Alabama’s first execution since they were paused last November may proceed on Thursday, court says
A federal appeals court has refused to stop an upcoming execution in Alabama.
MONTGOMERY, Ala. (AP) — A federal appeals court on Wednesday refused to stop an upcoming execution in Alabama, rejecting an inmate’s argument that the state has a history of botched lethal injections.
James Barber, 64, is scheduled to be put to death Thursday evening at a south Alabama prison, in the first execution scheduled in the state since Gov. Kay Ivey paused them in November for an internal review.
Ivey ordered the review after two lethal injections were called off because of difficulties inserting IVs. Advocacy groups said a third execution, carried out after a delay because of IV problems, was botched, though the state disputes that.
A divided panel from the 11th U.S. Circuit Court of Appeals ruled that Barber's execution could proceed. The judges said the state conducted a review of execution procedures and his assertion that the “same pattern would continue to occur” was “purely speculative.”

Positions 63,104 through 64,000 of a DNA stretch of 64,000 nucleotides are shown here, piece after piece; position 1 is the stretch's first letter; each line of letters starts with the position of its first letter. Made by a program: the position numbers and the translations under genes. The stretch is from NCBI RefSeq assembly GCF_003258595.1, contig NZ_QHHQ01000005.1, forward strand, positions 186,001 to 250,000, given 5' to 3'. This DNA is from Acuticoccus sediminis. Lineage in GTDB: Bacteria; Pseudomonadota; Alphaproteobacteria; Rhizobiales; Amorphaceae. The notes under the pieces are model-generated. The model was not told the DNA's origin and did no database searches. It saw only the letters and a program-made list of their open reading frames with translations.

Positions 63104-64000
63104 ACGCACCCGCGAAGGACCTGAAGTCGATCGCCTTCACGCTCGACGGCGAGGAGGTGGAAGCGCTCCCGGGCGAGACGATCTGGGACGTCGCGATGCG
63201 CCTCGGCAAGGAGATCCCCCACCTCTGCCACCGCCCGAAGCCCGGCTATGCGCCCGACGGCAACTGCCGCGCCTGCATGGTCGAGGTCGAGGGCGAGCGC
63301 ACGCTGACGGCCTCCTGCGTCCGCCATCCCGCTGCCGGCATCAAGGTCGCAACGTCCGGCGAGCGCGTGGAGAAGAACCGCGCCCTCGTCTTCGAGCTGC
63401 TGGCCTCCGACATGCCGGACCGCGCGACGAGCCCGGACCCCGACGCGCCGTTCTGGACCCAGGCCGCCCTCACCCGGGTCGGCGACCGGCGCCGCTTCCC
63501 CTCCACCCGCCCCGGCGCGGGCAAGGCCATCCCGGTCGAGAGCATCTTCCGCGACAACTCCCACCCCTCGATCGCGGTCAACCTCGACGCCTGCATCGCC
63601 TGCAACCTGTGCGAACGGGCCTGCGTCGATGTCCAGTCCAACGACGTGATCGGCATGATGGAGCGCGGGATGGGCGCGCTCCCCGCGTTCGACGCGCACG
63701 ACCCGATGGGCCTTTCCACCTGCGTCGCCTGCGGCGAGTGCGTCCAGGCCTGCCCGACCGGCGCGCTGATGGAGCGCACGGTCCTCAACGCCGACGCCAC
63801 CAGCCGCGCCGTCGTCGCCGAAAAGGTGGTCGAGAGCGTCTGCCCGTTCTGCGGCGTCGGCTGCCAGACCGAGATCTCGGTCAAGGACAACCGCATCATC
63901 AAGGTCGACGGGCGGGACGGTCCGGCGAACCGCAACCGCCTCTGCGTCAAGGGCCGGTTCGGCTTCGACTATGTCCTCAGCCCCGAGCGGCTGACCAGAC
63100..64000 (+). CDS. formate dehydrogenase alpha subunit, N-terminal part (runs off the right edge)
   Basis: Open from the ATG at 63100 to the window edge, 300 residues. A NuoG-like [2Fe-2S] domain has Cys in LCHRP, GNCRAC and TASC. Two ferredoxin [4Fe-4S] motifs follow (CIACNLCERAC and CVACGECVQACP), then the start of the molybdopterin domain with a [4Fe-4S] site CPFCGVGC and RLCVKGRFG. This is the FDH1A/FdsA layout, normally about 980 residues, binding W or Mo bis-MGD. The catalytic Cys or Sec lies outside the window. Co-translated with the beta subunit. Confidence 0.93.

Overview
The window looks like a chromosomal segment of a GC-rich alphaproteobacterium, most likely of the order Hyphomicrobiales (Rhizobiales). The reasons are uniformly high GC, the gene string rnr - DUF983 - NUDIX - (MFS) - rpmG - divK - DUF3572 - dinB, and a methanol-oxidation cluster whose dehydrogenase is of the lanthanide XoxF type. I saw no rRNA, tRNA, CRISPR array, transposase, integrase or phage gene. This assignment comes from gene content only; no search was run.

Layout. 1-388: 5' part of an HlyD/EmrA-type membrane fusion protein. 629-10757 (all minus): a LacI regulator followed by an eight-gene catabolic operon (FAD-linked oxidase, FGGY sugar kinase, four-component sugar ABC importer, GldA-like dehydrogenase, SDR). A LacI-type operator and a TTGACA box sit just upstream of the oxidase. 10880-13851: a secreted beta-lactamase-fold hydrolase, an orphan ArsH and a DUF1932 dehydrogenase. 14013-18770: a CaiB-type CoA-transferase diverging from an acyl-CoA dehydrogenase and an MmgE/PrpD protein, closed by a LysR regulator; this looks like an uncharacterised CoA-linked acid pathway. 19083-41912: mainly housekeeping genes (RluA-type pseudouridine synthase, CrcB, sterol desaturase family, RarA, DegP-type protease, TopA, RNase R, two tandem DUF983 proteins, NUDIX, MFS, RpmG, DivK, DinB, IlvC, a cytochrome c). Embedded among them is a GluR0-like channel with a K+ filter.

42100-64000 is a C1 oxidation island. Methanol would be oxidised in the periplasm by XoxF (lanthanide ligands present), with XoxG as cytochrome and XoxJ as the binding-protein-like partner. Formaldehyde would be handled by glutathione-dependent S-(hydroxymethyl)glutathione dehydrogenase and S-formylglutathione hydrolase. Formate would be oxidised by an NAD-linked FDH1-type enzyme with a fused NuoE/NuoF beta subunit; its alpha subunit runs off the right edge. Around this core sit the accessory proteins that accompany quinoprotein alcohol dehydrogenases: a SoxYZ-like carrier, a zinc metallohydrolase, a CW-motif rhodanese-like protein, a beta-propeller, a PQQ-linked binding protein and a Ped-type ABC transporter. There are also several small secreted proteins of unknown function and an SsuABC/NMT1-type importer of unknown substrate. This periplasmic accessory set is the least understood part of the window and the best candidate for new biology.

Barber was convicted in the 2001 beating death of 75-year-old Dorothy Epps. Prosecutors said Barber, a handyman who knew Epps’ daughter, confessed to killing her with a claw hammer and fleeing with her purse.
Jurors voted 11-1 to recommend a death sentence, which a judge imposed.
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